Africities 2015 kicks off with urbanisation taking centre stage
Johannesburg 01 December 2015—The Africities 2015 kicked off in Johannesburg on Sunday with urbanisation taking the centre stage. In his official opening speech, South Africa’s Minister in the Presidency for Planning, Monitoring and Evaluation gave UN-Habitat a vote of thanks of sorts when he quoted extensively from its State of African Cities Report 2014.
The Africities Summit is the appointment for Africa’s Local Authorities. Organized regularly every three years, by United Cities and Local Governments of Africa (UCLG Africa), the event has become a distinguished opportunity for the evaluation of the implementation of decentralization policies in Africa.
This year’s edition is being held in Johannesburg, South Africa, with the theme: “ Shaping the future of Africa with the people: the contribution of African local authorities to Agenda 63 of the African Union.” “State of African Cities Report 2014 by UN-Habitat calls for a rethink of the fast urbanisation levels seen in Africa,” the minister said.
Mr. Radebe said urbanisation rate in Africa jumped from 15 percent in 1960 to 40 percent in 2010, adding that the figure is expected to reach 60 percent in 2050 and triple in the next 50 years, he said.
“When well-managed, high levels of urbanization can lead to exponential increases in economic growth and development. But high levels of urbanization that are not managed well can lead to negative consequences, including over utilization of infrastructure and social unrest. At the moment, the continent is seeing a mix of positive and negative outcomes,” the minister noted.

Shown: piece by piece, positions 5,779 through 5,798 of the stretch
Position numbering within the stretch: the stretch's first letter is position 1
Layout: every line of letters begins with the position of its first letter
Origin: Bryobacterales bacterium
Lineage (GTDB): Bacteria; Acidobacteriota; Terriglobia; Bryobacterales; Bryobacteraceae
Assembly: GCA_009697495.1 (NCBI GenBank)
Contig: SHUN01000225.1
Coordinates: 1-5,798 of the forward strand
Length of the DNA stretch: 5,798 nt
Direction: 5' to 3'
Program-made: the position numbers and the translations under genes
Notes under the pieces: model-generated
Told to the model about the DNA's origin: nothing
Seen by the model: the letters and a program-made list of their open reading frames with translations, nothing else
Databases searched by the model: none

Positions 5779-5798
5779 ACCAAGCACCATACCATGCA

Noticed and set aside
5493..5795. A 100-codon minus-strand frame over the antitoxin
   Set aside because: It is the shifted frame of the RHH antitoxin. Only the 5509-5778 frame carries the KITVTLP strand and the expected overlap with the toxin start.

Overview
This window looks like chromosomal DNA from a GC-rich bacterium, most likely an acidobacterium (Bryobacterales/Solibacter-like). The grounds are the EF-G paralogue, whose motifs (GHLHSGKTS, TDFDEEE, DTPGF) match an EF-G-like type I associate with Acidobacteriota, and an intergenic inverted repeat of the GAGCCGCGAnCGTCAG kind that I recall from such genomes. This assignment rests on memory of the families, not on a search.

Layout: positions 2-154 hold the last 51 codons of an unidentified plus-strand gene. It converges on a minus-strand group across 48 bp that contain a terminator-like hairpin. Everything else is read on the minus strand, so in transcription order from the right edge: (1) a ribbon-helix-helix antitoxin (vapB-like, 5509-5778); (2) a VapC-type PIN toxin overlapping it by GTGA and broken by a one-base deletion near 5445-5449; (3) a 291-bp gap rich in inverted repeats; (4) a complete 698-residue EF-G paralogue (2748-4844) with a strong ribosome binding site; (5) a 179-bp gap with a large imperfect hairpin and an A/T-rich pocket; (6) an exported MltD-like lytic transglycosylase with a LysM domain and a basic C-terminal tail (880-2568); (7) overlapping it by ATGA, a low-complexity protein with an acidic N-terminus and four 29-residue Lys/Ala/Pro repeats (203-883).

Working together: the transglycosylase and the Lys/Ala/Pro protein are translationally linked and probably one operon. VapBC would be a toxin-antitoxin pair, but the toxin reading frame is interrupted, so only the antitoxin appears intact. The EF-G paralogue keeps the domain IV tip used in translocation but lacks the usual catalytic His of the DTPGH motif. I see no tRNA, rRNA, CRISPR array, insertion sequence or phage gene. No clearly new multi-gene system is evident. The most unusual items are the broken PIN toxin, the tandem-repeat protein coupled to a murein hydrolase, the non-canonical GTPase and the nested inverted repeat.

He then went ahead to give an impressive update on the urbanisation rates in the various regions of the continent and the projections of what the future holds. In her speech the Africa Union Commissioner for Political Affairs Ms. Aisha Abdullahi warned that there could be no effective sustainable urbanisation and human settlements if the support of political leaders was lacking.
She hailed the Agenda 63 as a ‘common agenda that seeks to incorporate the aspirations of all.’ She disclosed that the agenda was being implemented in 10 year phases. “ The African Union expects this summit to come up with innovative solutions to challenges facing urban centres ,” she said adding that the recent terror attacks in Paris, Bamako and the Lake Chad region called for a new way of looking at security in the cities.
In his speech, the United Cities and Local Governments of Africa (UCGLA) Khalifa Sall said the African continent had everything it needed to move forward. “But we must first build the citizenship while thinking globally and acting locally. Those in charge must fight corruption and develop a culture of accountability,” he said.
Alioune Sall, the President of the Prospective Group gave an overview of the Agenda 63 while the Executive Mayor of Johannesburg Mr. Parks Tau challenged the participants to engage positively in seeking African solutions to African problems.
The deputy mayor of Paris Patrick Klugman got a standing ovation when he declared that the recent terrorist attack in his country would not deter Paris from carrying on with life as before.